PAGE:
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4th of July fireworks displays could look different this year

Posted at 12:05 AM, Jun 24, 2021
and last updated 2021-06-24 03:05:18-04

Those 4th of July fireworks displays could look different this year as U.S. ports are experiencing a trade bottleneck, making it more difficult to unload consumer goods like fireworks.

"During the COVID lockdown, U.S. consumers shifted their spending habits unable to spend their money on movies, dinners or vacations. Many put their money toward new poducts creating a surge of exports," said TNT Fireworks Spokesperson, Dennis Revell.

The surge in exports created a disruption in trade.

"Thus a trade bottleneck was born out of the pandemic that included disruptions in fireworks production, freight container shortages and the industry waiting for delivery of their orders," said Revell.

The California ports of Los Angeles, Long Beach and Oakland account for 40-percent of U.S. imports. They typically have less than three ships anchored in the harbor, but now they have many more ships anchored at each of the three ports.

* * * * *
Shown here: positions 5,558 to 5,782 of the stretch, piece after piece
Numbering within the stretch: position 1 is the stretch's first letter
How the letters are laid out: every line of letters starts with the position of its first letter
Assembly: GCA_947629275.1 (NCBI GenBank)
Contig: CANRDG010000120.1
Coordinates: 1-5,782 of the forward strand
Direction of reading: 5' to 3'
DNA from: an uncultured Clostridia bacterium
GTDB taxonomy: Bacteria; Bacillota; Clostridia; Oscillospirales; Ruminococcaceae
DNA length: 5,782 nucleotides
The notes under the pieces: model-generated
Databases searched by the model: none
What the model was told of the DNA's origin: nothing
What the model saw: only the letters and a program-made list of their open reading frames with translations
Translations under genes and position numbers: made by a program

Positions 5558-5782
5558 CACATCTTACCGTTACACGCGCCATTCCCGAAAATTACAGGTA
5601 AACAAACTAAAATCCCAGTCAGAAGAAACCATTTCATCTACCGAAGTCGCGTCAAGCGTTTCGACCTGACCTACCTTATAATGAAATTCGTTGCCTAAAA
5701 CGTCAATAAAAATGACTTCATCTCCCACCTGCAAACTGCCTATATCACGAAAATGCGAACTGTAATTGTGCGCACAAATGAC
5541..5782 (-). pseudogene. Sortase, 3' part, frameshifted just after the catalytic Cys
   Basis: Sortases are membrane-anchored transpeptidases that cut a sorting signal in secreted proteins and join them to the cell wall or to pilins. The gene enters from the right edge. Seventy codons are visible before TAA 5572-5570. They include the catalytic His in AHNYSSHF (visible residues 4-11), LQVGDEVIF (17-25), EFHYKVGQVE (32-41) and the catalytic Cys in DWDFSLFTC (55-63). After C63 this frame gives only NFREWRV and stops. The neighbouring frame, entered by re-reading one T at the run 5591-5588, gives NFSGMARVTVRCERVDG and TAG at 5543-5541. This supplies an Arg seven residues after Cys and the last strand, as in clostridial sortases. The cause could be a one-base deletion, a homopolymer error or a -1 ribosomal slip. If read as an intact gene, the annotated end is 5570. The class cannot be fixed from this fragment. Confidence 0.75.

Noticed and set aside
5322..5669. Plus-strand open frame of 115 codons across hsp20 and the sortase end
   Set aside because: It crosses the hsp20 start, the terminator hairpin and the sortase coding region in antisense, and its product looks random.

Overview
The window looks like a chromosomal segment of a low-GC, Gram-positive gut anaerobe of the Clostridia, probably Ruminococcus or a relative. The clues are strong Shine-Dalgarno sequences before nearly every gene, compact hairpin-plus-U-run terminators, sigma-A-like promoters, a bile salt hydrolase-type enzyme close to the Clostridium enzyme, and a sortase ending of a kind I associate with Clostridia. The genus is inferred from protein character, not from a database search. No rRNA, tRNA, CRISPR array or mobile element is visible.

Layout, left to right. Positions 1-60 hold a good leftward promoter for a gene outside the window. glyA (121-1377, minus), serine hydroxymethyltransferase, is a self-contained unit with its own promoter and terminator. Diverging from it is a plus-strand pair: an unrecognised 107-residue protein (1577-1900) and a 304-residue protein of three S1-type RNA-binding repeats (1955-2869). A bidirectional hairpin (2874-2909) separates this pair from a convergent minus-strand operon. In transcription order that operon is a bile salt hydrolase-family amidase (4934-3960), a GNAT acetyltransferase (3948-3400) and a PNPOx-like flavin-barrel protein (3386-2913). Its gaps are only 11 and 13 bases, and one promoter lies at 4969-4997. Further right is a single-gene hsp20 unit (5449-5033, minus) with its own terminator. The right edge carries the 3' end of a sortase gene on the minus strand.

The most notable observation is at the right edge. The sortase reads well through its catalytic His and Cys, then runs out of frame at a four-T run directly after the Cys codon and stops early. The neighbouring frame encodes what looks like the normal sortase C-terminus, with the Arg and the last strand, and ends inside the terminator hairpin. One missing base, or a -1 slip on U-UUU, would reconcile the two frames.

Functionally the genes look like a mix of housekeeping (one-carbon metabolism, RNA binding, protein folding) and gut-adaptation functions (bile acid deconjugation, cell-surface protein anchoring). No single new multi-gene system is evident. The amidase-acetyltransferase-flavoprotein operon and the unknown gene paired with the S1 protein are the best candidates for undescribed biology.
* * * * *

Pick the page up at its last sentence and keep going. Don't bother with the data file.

"You will find anywhere from 20-40 ships sitting of the coast in each of those ports waiting to get access to the ports to unload," said Revell.

Since it currently costs up to ten times more than it did at this time last year to ship a container to the U.S., prices of consumer goods, like fireworks, have increased.

"It's impact is industry-wide. It's impacting the public display industry, the consumer fireworks industry and the special effects industry," said Revell.

Some buyers, who ordered fireworks as early as last year, say they have experienced delays in shipping.

“We started ordering, or at least this company did, last July and about half of it has come in. Only half of it so far,” said Christie Marangi, Element Christian Church Minister.

Marangi says her organization will not sell fireworks for as long this year because of the shipping delay.

”Pretty much everyone’s selling window is going to be a lot shorter. So usually we would start on Sunday, the Sunday before the 4th of July, but this year we’re starting on Thursday. So we’re only going to have four or five days, as opposed to seven,” said Marangi.

Despite the surge in consumer goods and difficulty unloading them, Revell says they are still working to bring displays to the public this year.

"We will continue to unload those products and try to get them distributed to the nonprofit groups as quickly as possible," said Revell.